Fundamental Problems in the Measurement of Instructional Processes: Estimating Reasonable Effect Sizes and Conceptualizing What is Important to Measure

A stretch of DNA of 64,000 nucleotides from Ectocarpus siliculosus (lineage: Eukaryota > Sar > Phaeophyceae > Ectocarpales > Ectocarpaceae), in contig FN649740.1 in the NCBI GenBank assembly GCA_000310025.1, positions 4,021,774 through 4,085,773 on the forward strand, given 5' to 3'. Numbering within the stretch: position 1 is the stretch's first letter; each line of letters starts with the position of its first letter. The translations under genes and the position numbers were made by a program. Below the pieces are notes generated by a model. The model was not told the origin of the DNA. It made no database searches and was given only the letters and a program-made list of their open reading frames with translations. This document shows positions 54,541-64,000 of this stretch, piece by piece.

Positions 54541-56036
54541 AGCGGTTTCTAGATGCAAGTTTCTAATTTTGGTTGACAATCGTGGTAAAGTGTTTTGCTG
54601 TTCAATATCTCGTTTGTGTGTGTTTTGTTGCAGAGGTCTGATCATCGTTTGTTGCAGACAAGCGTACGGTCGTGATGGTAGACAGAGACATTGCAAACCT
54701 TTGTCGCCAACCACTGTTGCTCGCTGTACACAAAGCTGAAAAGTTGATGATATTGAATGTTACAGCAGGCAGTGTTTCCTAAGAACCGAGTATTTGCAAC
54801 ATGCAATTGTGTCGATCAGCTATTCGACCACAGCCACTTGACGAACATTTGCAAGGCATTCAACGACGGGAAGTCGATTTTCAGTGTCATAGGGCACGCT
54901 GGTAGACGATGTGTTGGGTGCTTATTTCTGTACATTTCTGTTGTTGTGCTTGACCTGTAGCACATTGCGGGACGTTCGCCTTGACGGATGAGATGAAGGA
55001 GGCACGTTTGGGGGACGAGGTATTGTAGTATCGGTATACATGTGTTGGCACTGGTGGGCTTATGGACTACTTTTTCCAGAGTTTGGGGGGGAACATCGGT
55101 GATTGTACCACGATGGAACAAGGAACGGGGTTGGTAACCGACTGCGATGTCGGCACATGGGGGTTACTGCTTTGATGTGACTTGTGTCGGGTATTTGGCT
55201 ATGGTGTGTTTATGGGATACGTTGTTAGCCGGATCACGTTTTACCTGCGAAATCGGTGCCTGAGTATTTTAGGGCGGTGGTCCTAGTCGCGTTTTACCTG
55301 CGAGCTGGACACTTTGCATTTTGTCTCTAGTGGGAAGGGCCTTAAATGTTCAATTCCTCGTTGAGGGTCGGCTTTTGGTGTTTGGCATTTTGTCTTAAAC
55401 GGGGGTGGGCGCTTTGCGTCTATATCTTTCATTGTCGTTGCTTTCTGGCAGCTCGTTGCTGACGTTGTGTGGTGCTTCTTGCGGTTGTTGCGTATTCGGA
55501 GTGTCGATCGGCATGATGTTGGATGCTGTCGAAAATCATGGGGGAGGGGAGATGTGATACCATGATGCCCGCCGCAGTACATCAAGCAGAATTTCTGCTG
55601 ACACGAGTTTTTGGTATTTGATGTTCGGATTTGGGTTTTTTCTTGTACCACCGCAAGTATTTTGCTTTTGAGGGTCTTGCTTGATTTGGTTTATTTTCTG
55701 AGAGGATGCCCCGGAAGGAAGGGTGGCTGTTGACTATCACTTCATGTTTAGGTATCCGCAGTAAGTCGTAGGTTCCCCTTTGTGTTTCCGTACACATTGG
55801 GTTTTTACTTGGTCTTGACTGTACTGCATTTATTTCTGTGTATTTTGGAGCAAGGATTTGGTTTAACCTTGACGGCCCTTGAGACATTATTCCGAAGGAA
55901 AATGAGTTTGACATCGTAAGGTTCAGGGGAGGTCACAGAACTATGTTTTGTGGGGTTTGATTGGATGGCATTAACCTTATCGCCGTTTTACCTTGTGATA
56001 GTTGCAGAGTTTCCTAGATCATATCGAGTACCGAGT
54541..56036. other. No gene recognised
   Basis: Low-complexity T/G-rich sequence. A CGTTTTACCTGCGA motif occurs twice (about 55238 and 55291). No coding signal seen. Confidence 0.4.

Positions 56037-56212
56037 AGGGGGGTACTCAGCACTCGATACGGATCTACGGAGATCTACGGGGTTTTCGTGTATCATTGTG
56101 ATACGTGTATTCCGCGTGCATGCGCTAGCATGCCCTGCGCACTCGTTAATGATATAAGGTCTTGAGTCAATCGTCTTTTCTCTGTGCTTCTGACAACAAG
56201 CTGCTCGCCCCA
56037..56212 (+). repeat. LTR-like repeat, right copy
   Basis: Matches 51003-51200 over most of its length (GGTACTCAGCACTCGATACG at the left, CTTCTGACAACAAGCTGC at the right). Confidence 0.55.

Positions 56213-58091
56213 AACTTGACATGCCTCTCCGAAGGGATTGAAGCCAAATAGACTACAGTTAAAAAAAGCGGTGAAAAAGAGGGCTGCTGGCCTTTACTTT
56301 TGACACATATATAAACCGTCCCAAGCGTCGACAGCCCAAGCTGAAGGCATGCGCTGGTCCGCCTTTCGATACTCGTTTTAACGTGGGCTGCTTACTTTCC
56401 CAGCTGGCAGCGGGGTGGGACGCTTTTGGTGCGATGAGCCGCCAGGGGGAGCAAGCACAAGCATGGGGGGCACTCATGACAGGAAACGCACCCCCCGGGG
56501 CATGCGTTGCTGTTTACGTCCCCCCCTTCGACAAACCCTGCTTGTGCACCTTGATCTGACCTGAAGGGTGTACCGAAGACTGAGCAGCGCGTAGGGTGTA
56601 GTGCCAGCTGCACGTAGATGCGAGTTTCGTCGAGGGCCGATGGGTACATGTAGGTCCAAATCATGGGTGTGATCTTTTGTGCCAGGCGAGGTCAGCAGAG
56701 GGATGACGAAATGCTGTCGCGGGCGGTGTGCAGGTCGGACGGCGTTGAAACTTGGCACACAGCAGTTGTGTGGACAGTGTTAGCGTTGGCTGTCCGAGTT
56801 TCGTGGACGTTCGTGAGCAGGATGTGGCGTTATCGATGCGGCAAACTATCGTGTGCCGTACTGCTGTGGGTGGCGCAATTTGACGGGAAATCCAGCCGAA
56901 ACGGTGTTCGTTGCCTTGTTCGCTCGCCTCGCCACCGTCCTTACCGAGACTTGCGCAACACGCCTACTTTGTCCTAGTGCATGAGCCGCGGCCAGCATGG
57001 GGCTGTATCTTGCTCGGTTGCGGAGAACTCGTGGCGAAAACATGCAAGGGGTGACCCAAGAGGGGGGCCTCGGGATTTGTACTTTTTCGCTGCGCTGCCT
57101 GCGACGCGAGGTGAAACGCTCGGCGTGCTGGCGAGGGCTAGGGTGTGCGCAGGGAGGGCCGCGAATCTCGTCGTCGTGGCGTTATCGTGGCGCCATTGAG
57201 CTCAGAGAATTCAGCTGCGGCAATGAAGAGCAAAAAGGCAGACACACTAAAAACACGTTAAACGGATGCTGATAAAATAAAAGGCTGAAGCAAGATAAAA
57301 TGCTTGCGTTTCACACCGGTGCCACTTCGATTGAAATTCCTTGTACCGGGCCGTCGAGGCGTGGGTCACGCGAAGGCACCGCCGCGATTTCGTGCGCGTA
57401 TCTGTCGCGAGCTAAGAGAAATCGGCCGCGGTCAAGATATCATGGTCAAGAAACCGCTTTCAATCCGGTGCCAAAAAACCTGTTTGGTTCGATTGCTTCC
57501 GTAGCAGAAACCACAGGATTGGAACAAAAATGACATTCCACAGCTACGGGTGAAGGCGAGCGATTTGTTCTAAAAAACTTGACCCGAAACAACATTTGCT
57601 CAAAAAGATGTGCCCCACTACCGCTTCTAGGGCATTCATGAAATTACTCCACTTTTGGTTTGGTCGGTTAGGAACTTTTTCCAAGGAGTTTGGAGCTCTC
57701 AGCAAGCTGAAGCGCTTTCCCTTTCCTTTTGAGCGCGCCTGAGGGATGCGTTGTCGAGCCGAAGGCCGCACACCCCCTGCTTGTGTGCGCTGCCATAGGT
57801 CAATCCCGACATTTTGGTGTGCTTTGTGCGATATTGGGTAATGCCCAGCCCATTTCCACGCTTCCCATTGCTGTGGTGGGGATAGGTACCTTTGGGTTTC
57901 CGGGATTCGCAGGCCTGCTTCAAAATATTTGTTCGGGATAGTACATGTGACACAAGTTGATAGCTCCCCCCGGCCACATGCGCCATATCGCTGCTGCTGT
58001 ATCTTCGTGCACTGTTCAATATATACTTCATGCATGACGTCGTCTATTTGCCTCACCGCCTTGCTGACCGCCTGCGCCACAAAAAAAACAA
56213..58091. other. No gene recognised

Developing reliable and valid national-level survey measures of instructional processes and other classroom conditions related to learning has proven exceptionally difficult. Extant measures have demonstrated, at best, small links to achievement and most have not been linked statistically to achievement at all. These small links to achievement may reflect, in part, reality: instruction competes with many other factors, including factors outside of the school, for influence on student achievement. However, struggles to link to student achievement reflect also problems with the measures, including a host of validity, reliability, and generalizability problems, as well as underdeveloped conceptualization of what is important to measure about instruction and other classroom conditions. Prior research has documented validity, reliability, and generalizability problems with survey measures of instruction. In this paper, we focus on the size of the impact we can expect from instruction and teachers on student achievement and on the conceptualization of measures of instruction and other classroom conditions related to learning.